Today's poem is "For Knives, Bridges, and Balconies"
from Apology of a Girl Who Is Told She Is Going to Hell

Mayapple Press

Devon Moore hails from Buffalo, NY with a lot of time spent growing in Wilmington, NC. A former high school English teacher at Dewitt Clinton High School in the Bronx, she currently lives in Syracuse, NY where she teaches writing at Syracuse University and SUNY Oswego. She received her MFA in Creative Writing from Syracuse University. Her poems have appeared in Gulf Coast, Harpur Palate, Meridian, The Cortland Review, and others. Apology of a Girl Who Is Told She Is Going to Hell is her debut collection.

Books by Devon Moore:

Other poems on the web by Devon Moore:
"The Caged Girl Wishes That The Man in the Volcano Was Free Like Her"

Devon Moore on Twitter.

About Apology of a Girl Who Is Told She Is Going to Hell:

"Devon Moore's poetry is lifelike — revealing, rhapsodic, comic, and inviting. Even poignant. After reading her book, I've decided that if she is going to Hell I'd like to join her."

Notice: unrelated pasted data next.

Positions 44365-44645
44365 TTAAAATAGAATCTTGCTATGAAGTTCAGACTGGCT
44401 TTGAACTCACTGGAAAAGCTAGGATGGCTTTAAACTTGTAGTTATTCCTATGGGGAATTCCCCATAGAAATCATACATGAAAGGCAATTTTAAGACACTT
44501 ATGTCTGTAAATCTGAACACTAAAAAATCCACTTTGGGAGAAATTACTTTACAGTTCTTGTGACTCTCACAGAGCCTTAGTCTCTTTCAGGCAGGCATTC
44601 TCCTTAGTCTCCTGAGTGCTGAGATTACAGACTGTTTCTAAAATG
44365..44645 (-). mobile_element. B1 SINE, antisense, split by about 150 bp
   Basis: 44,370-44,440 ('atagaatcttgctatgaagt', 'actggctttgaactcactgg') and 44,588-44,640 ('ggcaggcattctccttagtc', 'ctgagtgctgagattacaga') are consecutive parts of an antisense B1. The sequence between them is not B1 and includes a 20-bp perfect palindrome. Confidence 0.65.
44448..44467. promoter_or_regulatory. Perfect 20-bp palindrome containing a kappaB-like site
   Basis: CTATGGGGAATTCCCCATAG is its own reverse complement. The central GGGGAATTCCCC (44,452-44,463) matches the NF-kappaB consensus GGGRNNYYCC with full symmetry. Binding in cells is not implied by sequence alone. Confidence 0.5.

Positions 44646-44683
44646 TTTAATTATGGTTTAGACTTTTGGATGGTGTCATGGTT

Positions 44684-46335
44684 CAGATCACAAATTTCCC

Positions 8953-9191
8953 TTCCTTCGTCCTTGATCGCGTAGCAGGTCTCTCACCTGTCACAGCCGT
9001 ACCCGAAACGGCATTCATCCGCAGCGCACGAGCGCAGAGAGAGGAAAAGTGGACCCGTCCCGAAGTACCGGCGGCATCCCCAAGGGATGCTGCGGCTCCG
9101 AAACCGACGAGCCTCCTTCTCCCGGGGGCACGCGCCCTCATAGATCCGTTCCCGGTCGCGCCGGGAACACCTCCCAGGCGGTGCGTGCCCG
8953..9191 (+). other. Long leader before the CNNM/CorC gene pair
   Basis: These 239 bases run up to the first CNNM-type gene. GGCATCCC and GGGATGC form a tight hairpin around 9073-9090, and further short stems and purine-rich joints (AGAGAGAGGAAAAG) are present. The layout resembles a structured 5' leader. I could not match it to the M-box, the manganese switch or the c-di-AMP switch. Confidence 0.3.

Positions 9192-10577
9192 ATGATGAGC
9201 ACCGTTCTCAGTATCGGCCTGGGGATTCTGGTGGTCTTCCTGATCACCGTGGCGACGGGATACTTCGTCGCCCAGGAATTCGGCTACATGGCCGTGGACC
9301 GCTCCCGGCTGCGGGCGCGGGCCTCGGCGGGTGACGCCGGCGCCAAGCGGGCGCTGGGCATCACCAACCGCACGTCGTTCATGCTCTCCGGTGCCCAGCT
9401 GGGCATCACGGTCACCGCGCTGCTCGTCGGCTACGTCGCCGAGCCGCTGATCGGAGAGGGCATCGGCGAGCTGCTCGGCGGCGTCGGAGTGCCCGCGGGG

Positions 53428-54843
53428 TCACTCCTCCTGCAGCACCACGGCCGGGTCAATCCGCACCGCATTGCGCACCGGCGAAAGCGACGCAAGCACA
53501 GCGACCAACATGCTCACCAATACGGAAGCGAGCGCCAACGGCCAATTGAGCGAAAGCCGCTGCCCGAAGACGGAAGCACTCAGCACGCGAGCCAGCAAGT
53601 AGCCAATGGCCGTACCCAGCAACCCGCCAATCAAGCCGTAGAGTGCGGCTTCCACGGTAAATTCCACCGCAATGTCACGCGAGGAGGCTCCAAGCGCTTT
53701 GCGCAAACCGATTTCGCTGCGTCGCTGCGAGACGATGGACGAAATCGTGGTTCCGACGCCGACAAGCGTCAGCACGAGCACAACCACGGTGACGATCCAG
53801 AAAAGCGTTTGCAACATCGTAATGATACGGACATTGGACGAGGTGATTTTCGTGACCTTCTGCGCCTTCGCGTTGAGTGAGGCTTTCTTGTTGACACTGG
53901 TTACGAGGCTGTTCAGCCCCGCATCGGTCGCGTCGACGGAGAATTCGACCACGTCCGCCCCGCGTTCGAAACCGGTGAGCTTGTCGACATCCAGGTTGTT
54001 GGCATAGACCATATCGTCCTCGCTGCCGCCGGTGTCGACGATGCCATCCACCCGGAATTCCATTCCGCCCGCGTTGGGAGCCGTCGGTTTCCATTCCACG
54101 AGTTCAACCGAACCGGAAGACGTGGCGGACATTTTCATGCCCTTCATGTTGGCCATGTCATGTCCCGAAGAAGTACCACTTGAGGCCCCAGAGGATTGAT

—Michael Burkard

"Book of water, ashes and bone—Devon Moore's moving, elemental debut is part autobiography of toughness, and part meditation on desire. Apology of a Girl Who Is Told She Is Going to Hell is deeply rooted in the sensual delights and fierce realities of the material world: the smell of oranges, a morphine drip, wind chimes, a plastic feeding tube, 'grapefruits and Freon and light.' These shining poems open themselves again and again to pleasure, even while they serve as 'armor against the pain of this world."
—Erika Meitner

"Devon Moore makes spaces that are theaters for the soul. She makes them carefully and fearlessly, shining light into the dark places, sounding the depths, taking their tensile weight and assessing what it means to be the living girl, woman, survivor. In attics, basements, bedrooms, back porches, shoeboxes, urns, sheds, rest stops and the interiors of cars are the material she must sift through to find her inheritance. Sometimes the spaces are exploded with longing or love or shame or skepticism. What I like best about Moore's work is the great reciprocity, the generosity that allows the 'closeness to what hurts us' be conducted into our being."
—Bruce Smith

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